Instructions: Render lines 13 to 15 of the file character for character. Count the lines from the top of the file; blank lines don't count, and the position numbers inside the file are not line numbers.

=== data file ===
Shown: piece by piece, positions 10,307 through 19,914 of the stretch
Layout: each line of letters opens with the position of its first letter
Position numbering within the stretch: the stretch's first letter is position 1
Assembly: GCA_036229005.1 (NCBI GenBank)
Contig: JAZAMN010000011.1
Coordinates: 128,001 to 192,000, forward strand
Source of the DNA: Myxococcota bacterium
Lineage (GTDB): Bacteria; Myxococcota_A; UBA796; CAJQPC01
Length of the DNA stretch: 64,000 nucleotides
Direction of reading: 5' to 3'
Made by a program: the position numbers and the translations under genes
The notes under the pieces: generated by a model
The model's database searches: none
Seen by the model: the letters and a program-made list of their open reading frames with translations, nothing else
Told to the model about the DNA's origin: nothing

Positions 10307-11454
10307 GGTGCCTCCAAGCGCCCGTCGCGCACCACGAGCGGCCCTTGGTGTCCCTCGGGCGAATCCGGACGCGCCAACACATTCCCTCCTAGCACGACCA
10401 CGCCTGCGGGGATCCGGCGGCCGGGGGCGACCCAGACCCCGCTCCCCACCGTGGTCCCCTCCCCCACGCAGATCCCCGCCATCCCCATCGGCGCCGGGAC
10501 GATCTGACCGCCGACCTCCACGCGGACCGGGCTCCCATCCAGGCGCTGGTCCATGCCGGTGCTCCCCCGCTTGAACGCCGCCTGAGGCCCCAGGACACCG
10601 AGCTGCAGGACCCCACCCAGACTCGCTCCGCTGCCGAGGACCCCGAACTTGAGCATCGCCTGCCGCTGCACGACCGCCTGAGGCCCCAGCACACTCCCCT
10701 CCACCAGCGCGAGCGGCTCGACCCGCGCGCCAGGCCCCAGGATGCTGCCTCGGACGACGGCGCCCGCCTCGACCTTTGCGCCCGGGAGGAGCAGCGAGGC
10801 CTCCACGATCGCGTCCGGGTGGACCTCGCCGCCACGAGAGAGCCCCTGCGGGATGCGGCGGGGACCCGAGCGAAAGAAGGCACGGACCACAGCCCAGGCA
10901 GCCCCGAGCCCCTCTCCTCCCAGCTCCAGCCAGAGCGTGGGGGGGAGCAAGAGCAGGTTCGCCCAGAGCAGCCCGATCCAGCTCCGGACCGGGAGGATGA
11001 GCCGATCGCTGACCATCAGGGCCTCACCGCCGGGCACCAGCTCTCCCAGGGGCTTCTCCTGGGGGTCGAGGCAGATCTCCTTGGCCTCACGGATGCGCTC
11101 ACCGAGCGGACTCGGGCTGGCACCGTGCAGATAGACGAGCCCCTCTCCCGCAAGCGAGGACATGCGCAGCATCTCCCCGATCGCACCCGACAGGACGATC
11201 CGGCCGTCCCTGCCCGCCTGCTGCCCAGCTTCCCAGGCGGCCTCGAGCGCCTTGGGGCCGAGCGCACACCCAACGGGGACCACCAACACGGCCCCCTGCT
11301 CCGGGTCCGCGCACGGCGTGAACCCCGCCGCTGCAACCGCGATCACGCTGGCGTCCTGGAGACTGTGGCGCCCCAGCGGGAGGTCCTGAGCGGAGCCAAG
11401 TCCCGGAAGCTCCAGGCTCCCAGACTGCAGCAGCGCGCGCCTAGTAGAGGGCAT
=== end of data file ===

The model's database searches: none
Seen by the model: the letters and a program-made list of their open reading frames with translations, nothing else
Told to the model about the DNA's origin: nothing